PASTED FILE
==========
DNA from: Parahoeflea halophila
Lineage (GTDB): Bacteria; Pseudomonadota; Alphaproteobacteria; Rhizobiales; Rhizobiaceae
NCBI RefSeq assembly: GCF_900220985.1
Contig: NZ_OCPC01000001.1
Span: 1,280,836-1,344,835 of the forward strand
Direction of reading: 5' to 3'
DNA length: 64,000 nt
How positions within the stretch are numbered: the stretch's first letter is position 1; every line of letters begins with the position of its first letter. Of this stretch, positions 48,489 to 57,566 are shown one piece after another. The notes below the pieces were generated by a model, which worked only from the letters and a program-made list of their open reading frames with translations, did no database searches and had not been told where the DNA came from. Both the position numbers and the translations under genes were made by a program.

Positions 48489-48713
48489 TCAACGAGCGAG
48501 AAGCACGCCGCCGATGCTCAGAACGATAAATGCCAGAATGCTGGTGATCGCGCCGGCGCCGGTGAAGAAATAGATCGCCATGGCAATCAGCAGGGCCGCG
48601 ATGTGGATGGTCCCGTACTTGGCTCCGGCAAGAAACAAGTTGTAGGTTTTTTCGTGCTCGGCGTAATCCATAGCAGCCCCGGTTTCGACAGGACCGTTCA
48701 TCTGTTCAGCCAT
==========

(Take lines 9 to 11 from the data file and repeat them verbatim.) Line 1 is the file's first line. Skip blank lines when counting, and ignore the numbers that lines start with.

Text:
Positions 48489-48713
48489 TCAACGAGCGAG
48501 AAGCACGCCGCCGATGCTCAGAACGATAAATGCCAGAATGCTGGTGATCGCGCCGGCGCCGGTGAAGAAATAGATCGCCATGGCAATCAGCAGGGCCGCG